There are no Q-tips in Geo Alva, Robi Arce and Michael Cavazos' digital epic Distancias, but there is a white supremacist YouTube personality named Q-Tipp. He's played by Arce, who wears a hideous mask that looks like something straight out of Neil Gaiman's nightmares and repeatedly sings, "Jesus was white/Jesus was white/Just like the Bible says." His slogan is "Do your research!"

Q-Tipp is a clue that Alva, Arce and Cavazos are up to something. Distancias may be an experimental film that searches for meaning in the midst of the COVID-19 pandemic, but Q-Tipp is one of many hints that the project is partly a critique of such a search. When a monumentally deluded character tells you to do your research, you know it's time to stop thinking and start feeling.

Some audiences will see Distancias as a series of puzzle pieces waiting to be assembled, a mindset that is likely to leave them frustrated and furious. If, however, you accept the film as something to be experienced but not fully understood, you will find yourself lost in one of the most dreamily profound works of art to emerge from a Portland theater company during the past year.

Distancias starts with Alva smoking in a Honda. It's a beautifully simple beginning that tricks you into thinking you're about to witness an ordinary tale—an impression that is obliterated by the next scene, which features an army of magazine clippings that come to life and violently attack Cavazos, covering his body like bandages on a mummy.

The vignettes that follow are similarly strange. Arce shows up as a fanatically perky exercise coach who attempts to motivate his students by declaring, "The couch is lava!" The vile Q-Tipp unleashes a racist tirade, claiming that a video of two boys playing by a stream is footage of an illegal border crossing. Alva, Arce and Cavazos interrupt the film with seemingly out-of-place video chats, during which they discuss the pandemic and offer insights into Distancias.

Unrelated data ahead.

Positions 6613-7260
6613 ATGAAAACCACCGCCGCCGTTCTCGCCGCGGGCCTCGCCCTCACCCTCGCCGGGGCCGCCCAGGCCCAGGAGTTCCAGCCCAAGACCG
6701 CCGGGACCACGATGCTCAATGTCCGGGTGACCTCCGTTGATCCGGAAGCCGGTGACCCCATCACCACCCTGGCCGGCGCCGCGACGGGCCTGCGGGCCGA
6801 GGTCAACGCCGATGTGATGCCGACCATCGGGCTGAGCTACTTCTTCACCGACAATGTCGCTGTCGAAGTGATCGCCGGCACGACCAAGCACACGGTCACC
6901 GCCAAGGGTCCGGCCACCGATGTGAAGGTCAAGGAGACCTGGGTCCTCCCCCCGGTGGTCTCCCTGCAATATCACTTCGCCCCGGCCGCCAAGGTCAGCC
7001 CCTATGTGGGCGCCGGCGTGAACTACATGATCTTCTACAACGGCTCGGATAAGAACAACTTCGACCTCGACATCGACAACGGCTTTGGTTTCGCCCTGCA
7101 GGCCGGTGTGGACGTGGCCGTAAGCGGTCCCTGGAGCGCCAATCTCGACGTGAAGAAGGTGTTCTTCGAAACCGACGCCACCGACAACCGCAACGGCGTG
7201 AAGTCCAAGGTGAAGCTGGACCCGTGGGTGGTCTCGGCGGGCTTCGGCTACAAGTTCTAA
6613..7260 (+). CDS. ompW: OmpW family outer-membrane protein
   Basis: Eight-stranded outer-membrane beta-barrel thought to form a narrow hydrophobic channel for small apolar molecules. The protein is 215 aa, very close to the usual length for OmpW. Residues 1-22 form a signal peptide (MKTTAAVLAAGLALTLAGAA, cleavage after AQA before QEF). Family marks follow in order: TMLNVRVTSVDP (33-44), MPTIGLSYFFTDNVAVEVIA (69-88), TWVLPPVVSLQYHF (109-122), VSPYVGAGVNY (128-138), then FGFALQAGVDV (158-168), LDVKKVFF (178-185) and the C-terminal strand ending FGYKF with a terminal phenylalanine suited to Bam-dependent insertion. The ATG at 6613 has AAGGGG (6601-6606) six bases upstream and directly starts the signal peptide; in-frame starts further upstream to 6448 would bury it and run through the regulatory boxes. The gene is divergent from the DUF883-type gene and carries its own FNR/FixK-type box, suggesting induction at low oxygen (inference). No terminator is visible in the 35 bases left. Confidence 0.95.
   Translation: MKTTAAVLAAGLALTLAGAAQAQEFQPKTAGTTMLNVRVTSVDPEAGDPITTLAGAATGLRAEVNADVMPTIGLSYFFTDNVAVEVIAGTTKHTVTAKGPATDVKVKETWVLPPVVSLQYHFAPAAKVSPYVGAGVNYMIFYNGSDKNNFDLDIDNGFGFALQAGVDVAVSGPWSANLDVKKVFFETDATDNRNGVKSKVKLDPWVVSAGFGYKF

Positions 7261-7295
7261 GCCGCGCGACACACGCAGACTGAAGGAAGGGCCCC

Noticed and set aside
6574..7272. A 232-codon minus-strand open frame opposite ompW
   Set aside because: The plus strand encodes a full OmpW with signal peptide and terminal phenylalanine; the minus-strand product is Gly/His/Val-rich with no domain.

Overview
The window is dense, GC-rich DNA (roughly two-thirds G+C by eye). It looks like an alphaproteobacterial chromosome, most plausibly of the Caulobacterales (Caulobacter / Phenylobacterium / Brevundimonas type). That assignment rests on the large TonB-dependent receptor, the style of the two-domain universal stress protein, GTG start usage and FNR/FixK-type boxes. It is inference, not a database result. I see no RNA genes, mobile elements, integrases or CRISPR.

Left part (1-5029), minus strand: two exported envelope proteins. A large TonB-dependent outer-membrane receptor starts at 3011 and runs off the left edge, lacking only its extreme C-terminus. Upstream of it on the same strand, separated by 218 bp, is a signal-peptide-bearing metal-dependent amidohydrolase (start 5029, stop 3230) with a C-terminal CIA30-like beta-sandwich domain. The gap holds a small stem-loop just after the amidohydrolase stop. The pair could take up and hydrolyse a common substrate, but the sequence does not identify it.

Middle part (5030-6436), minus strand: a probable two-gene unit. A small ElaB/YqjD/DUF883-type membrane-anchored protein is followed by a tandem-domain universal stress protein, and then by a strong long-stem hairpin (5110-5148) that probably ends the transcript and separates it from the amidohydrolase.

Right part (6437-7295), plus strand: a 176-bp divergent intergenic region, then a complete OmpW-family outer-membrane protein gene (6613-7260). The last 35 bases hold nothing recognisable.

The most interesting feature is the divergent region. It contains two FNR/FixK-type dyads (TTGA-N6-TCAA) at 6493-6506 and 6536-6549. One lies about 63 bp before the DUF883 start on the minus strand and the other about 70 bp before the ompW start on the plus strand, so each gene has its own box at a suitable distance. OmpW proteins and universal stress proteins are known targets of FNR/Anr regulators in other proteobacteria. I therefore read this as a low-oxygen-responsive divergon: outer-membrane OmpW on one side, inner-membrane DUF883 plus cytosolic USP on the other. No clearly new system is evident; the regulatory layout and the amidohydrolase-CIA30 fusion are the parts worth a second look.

While most of the film is designed to eject viewers from their comfort zone, the chats are packed with cozy platitudes. "What a time to reflect, during the pandemic," Arce says. True enough, but the statement is so simplistic you wonder if Arce believes what he's saying or if he's using empty therapy-speak to prove a point.

At its worst, reflection is a hollow act. Revelations come, go and get contradicted on a daily basis—they don't stick to us the way emotions do. When Arce offers his take on life in quarantine ("Oh my God, this is, like, I'm doing the biggest sacrifice!"), you snicker. When Arce weeps in a bathtub, you weep with him. His outburst hits you harder than a thousand insights.

It isn't an accident that Distancias is both didactic and visceral—it's the point. The blandness of the video chats heightens your appreciation of the film's more visceral scenes, like Alva's brutal battle with a skateboard in a parking garage. After watching him execute a series of nifty tricks, then repeatedly tumble onto concrete, you feel both heartened by his persistence and haunted by his pain. The scene is a perfect representation of life during COVID—an endless loop in which each small success is inevitably followed by a blast of anguish.

Despite being steeped in sadness, Distancias leaves you feeling anything but melancholy. With each strange new image, Alva, Arce and Cavazos' creation seems to shout, "This is our vision! Take it or leave it!" If they were worried that Distancias would leave viewers baffled instead of enthralled, it doesn't show. The production vibrates with the ecstatic faith of three geniuses who are confident that audiences will rise to their level of brilliance.

Distancias is a collaboration between Hand2Mouth and Moriviví, a new Latinx theater company whose founders include Alva, Arce and Cavazos, who are also Hand2Mouth company members. It's hard to imagine how the two organizations could top this film, but it is clear that its creators are a formidable artistic force. Their risk is our reward.

SEE IT: Distancias streams at though April 30. $1-$25.